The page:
After settling down in Siem Reap for almost a week, I was ready to move. I headed Southwest by bus to the former colonial town of Battambang. Battambang used to be a trading town and a trading hub between Thailand and Phnom Penh. When it was absorbed into the Indochina, the French initiated urbanization projects in the town. Roads were built, buildings were erected. Like most of the country though, Battambang has suffered during the turbulent times of Khmer Rouge. Even though it was liberated in the 70s, Battambang wasn’t too far away from the remainers of the Khmer Rouge. It wasn’t until the mid-90s that peace has finally settled into the region.
From looks of the town, you would not have guessed that it’s the second largest city in Cambodia. The atmosphere was relaxed and slow-paced. You could stop by a cafe and people watching to kill time. Visit Buddhist temples scattered around town. Download a free map and hunt every colonial building. There’s not a lot to do here, but maybe that’s the charm. Being a former trading hub, you could find traces of Chinese and Thai influences woven into fabric of daily lives here. There used to be a thriving Chinese community here, hence it’s unsurprising to find Chinese temples as well as Chinese charms everywhere.
For one of the days in Battambang, I took the bicycle tour with a local tour group Soksabike. It had good reviews and uses local guides, so I thought why not join a group of people to explore the countryside? I arrived at the meeting point early in the morning, my guide introduced to me as Phearon. He was a university student and I supposed most of their guides are around the same age who are part-timing to improve their English and earn an extra income. He told me that I was the only participant that day. That’s nice, a personalized tour.
We kicked off a tour by biking out of town into the rural parts. The pleasant thing about biking here is that kids would always wave and scream “Helllooooo!!!” at you. We made a number of stops along the way at local family businesses. I got to see how dried banana snacks are made, how a rice wine distiller looks like, try some tasty local fruits (Yup, Cambodian fruits are really good. The fruit shakes? Even better!) and bamboo sticky rice. The rice wine stood out for me. While wasn’t good, it gets to your head quickly. Really strong stuff, don’t underestimate it.
I found out that night that Phearon was going to the circus organized regularly by a local art/cultural school. Phare Ponleu Selpak, a social school set up to provide underpriviledge chilren an alternative way out by training them into artists and performers. The unique thing about the show was that the performers are just regular local kids, whom you might even bump onto the streets. The show naturally was far from perfect but I enjoyed it nevertheless.
Another attraction here that I wanted to try was the Bamboo train. Cambodia used to have an extensive rail network. However, it was abandoned during the warring years and most of it were left unattended, even until today. Since the tracks were still around and useable, the locals have devise a method to utilize it. They used to build a platform using bamboo, assemble it with a generator and wheels and place it on the tracks as a makeshift transportation means. Since it was simple to assemble (And disemble), it was a cheap and fast way to get from place to place.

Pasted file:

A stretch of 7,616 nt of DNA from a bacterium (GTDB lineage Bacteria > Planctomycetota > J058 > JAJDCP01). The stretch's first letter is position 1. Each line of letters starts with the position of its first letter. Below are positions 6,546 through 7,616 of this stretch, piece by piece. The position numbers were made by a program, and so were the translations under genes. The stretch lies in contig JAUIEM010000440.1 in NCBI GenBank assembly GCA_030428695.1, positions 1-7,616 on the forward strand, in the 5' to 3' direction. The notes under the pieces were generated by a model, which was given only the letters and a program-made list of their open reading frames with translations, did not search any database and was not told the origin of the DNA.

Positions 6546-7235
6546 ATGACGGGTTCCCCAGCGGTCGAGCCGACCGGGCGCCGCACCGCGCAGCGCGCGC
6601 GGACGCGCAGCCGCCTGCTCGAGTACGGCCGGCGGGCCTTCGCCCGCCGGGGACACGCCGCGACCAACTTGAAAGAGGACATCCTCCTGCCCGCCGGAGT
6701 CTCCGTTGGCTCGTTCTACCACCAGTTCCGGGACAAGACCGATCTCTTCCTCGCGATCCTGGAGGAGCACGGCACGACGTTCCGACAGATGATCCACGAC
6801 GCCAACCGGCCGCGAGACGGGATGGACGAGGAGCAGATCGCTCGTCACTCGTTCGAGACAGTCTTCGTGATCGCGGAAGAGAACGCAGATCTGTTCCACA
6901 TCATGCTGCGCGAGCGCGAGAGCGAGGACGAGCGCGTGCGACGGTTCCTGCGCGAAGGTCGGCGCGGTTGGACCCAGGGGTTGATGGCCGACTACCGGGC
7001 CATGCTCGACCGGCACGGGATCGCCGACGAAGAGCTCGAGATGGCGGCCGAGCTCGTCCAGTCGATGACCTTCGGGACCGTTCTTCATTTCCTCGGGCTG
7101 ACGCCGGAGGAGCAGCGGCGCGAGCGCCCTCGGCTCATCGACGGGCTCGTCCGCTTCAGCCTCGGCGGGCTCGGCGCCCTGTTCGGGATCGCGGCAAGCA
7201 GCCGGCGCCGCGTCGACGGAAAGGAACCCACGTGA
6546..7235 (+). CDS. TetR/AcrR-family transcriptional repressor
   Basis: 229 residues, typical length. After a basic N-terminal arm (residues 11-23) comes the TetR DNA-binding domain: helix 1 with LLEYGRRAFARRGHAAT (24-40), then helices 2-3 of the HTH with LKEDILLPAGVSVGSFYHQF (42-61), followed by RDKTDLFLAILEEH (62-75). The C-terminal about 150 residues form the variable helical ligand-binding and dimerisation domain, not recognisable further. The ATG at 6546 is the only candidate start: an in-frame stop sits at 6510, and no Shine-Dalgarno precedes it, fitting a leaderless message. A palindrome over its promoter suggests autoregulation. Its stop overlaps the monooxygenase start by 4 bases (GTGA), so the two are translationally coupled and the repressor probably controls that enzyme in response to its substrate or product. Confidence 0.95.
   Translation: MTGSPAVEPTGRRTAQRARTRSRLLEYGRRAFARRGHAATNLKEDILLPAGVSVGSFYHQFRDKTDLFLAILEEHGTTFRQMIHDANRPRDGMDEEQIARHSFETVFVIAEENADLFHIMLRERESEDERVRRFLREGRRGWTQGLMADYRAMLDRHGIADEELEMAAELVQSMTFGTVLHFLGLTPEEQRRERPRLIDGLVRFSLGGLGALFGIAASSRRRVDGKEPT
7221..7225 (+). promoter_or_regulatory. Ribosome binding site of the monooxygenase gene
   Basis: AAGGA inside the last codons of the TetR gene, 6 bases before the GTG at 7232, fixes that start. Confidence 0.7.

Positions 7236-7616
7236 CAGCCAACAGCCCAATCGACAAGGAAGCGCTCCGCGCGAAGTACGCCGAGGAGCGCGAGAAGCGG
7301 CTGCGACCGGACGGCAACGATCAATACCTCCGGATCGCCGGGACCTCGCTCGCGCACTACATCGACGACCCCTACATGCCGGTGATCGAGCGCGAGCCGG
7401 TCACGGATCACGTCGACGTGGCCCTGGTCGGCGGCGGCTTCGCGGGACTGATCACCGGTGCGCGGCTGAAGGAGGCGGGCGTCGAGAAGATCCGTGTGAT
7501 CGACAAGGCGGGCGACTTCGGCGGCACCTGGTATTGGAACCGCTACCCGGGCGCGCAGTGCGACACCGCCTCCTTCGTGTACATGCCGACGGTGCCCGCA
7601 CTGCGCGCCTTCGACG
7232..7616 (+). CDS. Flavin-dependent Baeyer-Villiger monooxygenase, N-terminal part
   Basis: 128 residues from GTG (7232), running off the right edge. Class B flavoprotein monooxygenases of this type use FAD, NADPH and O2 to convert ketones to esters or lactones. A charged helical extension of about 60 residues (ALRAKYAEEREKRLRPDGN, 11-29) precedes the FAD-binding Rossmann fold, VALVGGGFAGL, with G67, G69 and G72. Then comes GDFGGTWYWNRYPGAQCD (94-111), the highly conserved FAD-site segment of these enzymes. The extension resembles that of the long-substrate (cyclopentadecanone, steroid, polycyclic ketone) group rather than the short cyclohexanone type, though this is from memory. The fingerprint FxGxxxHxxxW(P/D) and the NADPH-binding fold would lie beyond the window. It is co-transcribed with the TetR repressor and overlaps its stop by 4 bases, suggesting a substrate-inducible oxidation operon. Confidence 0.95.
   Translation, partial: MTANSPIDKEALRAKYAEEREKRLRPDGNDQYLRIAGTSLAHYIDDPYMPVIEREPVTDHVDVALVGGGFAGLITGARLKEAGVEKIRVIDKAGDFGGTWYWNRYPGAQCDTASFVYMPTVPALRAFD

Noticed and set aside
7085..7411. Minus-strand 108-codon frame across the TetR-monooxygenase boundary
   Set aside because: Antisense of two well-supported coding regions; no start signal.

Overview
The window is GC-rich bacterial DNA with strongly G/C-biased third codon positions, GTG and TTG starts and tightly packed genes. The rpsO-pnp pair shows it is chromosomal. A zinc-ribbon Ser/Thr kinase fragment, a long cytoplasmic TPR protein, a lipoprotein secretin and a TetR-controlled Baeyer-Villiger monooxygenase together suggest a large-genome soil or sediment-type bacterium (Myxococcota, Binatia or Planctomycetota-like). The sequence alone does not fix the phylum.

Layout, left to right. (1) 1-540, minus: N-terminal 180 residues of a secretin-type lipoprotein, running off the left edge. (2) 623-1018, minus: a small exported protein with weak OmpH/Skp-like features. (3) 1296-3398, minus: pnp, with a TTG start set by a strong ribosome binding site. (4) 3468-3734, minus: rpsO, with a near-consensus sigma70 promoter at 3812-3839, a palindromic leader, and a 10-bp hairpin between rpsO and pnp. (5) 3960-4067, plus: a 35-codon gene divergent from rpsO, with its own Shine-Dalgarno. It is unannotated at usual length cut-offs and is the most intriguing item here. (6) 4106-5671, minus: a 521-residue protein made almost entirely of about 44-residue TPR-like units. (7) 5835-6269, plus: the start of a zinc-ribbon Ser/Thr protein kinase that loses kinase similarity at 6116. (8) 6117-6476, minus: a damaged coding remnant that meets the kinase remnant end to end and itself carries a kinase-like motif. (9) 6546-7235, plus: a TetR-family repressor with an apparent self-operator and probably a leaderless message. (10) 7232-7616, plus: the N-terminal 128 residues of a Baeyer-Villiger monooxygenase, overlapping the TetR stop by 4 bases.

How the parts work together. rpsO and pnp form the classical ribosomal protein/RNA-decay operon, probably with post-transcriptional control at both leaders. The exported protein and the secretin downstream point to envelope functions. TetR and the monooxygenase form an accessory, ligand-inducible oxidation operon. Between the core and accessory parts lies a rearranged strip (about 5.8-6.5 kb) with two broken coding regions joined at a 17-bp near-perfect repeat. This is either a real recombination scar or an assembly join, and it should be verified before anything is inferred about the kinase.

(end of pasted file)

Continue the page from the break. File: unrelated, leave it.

Of course, with highways built and some rail routes being brought back from the dead, the norry (Or known as “Bamboo Train” to us foreigners) is facing an extinction. But thanks to tourist interest, some folks at Battambang has decided to keep the unique feature alive.
Yes, it is a tourist trap.
It takes you to nowhere. Stops in middle of nowhere for a break, where there are souvenir and drinks vendors conveniently placed. “Cold drinks?” It’s ok if you don’t want to buy, but the vendors, most if not all of them, will whisper “Remember to tip your driver, they don’t earn anything,”. That was a strange one. Then kids will offer to show you around their village. It was harmless enough, until it was at the end and they started to ask for tips too (I felt really really bad at that point because they were really sweet but I had to make my stance and say goodbye without giving anything.)
I knew it was that kind of experience beforehand but I still desperately wanted to try.
I went with an American girl from the hostel and once we got there, we paid the local “tourist police” a fee (USD$5 or 10, couldn’t remember) . Our assigned driver started to assemble the train. In less than 5 minutes, we were on the platform. The driver starts the generator and off we went. The platform was constantly vibrating and the road could be bumpy. It wasn’t nice for my ass but what really took me by surprise was how fast it was! I mean, really fast for something this small! It was FUN!
Actually, considering how desperate the tuk-tuk drivers in Battambang were, maybe you could symphatize with the vendors that operate the bamboo trains. Plus, if the government does revive its plans to resume the Battambang train line in the future, that’s one less revenue stream for the locals. As long as it’s still available, who wouldn’t milk the opportunity as much as possible?
On March 2013, I bought a one-way ticket to Siem Reap and travelled to various places for 5 months. I returned home in September and decided to blog all the memorable stories and photos. I believe it’s the best way to conserve these memories and also share them with my friends. All posts are tagged to the category 2013 Travels, should you need to browse the entire series.
I was in Cambodia from March 4 to March 20. Most of the shots were taken with Olympus OM-D E-M5, with either the Olympus M.Zuiko 12-50mm f/3.5-6.3 kit lens or the original Panasonic Lumix G 20mm f/1.7 pancake lens. They were shot in RAW and processed, edited in Adobe Lightroom. Others shots were taken with my HTC Desire HD smartphone.